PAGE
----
I lean heavily on the side of 'don't trust your user's input to not blow up your system' and in defensive programming in general. Since I have made APIs in a past life, I have seen users of the libraries pass in null pointers and then application crashes result.

If it is truly an internal library and I'm the only person (or only a select few) have the ability to use it, then I might ease up on null pointer checks as long as everyone agrees to abide by general contracts. I can't trust the user base at large to adhere to that.

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My assertion is that "application crashes" are the desired behavior here. – Billy ONeal Dec 8 '10 at 17:02
That is a wicked desire ;-) – Stephane Rolland Dec 8 '10 at 17:16
@Stephane: Yes, it is. But a crash is better than continuing to execute in some inconsistent state, possibly corrupting other data. Unless you're controlling nuclear reactors, it's better to fail spectacularly than to fail silently if you must fail at all. – Billy ONeal Dec 8 '10 at 17:18
@Chris: Even if your stack trace doesn't contain the library functions, it certainly contains your last call into the library. – Billy ONeal Dec 8 '10 at 17:23
NULL pointers are invalid pointers. Sadly lots of C and C++ newbies don't understand this. – R.. Dec 8 '10 at 17:30

The answer is going to be different for C and C++.

C++ has references. The only difference between passing a pointer and passing a reference is that the pointer can be null. So, if the writer of the called function expects a pointer argument and forgets to do something sane when it's null, he's silly, crazy or writing C-with-classes.

Either way, this is not a matter of who wears the responsibility hat. In order to write good software, the two programmers must co-operate, and it is the responsibility of all programmers to 1° avoid special cases that would require this kind of decision and 2° when that fails, write code that blows up in a non-ambiguous and documented way in order to help with debugging.

So, sure, you can point and laugh at the caller because he messed up and "everything not defined is undefined" and had to spend one hour debugging a simple null pointer bug, but your team wasted some precious time on that.

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I am pro defensive programming.

Unless you can profile that these nullptr checkings happen in a bottleneck of your application... (in such cases it is conceivable one should not do those pointers value tests at those points)

but all in all comparing an int with 0 is really cheap an operation. I think it is a shame to let potential crash bugs instead of consuming so little CPU.

so: Test your pointers against NULL!

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I don't care about execution speed. On the other hand, I do care about having to constantly write oodles and oodles of boilerplate code and documentation. – Billy ONeal Dec 8 '10 at 17:33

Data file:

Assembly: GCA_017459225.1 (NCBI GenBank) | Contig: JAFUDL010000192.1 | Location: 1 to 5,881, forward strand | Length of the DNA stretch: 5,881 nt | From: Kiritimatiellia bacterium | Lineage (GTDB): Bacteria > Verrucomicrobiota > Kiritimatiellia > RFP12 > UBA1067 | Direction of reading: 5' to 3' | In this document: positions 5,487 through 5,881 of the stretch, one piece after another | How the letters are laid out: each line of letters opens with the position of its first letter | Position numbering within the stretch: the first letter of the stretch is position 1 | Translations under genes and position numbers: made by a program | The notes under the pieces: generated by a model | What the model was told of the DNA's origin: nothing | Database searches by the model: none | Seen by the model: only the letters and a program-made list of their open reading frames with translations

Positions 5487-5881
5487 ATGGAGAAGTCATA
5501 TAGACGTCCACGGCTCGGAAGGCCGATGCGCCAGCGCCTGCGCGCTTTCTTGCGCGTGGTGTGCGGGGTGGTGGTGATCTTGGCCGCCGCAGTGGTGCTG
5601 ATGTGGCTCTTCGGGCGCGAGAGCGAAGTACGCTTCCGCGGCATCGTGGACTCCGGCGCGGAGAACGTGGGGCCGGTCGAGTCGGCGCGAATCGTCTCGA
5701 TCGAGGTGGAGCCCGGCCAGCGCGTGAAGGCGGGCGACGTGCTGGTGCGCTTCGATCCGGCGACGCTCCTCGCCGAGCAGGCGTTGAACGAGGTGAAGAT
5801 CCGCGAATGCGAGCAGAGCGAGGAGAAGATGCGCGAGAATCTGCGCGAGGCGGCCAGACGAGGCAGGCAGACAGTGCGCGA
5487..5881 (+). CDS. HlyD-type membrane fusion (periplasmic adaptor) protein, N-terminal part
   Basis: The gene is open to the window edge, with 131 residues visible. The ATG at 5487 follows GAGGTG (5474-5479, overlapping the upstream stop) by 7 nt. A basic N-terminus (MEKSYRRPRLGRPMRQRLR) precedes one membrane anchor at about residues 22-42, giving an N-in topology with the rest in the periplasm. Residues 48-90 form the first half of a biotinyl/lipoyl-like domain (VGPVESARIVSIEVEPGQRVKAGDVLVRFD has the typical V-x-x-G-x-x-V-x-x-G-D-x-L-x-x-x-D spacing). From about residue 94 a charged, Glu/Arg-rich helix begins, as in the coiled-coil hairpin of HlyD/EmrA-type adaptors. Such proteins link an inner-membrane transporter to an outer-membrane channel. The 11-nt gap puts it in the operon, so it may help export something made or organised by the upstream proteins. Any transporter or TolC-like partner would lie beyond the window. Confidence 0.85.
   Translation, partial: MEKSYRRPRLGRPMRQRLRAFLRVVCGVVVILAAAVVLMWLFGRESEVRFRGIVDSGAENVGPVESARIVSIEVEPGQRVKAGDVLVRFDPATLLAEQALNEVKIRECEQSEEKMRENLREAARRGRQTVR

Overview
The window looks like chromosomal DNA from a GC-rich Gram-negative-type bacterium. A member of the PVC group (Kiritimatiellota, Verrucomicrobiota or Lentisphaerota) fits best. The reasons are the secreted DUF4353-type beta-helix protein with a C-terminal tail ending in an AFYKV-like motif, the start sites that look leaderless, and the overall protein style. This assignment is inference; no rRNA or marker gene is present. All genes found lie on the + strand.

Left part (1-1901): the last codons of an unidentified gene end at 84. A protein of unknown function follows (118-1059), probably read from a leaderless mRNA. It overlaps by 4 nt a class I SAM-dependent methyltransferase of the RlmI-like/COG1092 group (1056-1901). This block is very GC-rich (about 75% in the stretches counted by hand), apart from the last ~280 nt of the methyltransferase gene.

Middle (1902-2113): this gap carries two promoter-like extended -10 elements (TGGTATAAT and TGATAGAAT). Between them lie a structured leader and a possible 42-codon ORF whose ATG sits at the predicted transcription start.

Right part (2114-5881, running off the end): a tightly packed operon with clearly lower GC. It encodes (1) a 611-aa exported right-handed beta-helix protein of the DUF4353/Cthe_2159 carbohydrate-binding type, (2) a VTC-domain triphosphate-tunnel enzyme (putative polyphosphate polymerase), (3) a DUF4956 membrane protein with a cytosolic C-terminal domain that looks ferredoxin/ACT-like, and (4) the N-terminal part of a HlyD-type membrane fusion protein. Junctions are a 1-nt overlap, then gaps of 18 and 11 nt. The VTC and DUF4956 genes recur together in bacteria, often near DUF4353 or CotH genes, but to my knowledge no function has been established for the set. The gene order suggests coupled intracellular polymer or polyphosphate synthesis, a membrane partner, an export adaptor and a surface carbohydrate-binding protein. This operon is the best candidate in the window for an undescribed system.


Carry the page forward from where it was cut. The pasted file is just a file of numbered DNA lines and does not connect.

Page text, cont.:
But as you said You write functions that takes References as input, and not pointers. So you don't care about a so little boiler plate code !? Do you ? :-) – Stephane Rolland Dec 8 '10 at 17:35
How does a reference result in boilerplate? So I use & instead of *.... – Billy ONeal Dec 8 '10 at 17:49
@Bill, I was just kidding of you, if you use many refrences, you dont use that much pointers, so not so many pointers checking... nothing really serious :-) – Stephane Rolland Dec 8 '10 at 20:32

My philosophy is: Your users should be allowed to make mistakes, your programming team should not.

What this means is that the only place you should check for invalid parameters including NULL, is in the top-level user interface. Everywhere the user can provide input to your code, you should check for errors, and handle them as gracefully as possible.

Everywhere else, you should use ASSERTS to ensure the programmers are using the functions correctly.

If you are writing an API, then only the top-level functions should catch and handle bad input. It is pointless to keep checking for a NULL pointer three or four levels deep into your call stack.

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I think that you should strive to write code that is robust for every conceivable situation. Passing a NULL pointer to a function is very common; therefore, your code should check for it and deal with it, usually by returning an error value. Library functions should NOT crash an application.

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-1 for straw man. If a program passes an invalid pointer to a library, and the program crashes as a result, this is not the library function crashing the application. "Library functions should NOT crash an application" is an extremely important principle, but it does not apply here. It would apply if the library had called malloc and failed to check the result. – R.. Dec 8 '10 at 17:03
But the library function didn't crash the application; the caller did. And there's no general way for the library to determine whether a given memory buffer is valid. – Billy ONeal Dec 8 '10 at 17:04
@Billy: On many systems such as Linux there is. Call write(devnullfd, ptr, sizeof(*ptr)); and check for EFAULT before each access. I vote that we all add 50000-cycle write overhead to every library function to make sure no idiots call our functions with invalid pointers!!! – R.. Dec 8 '10 at 17:13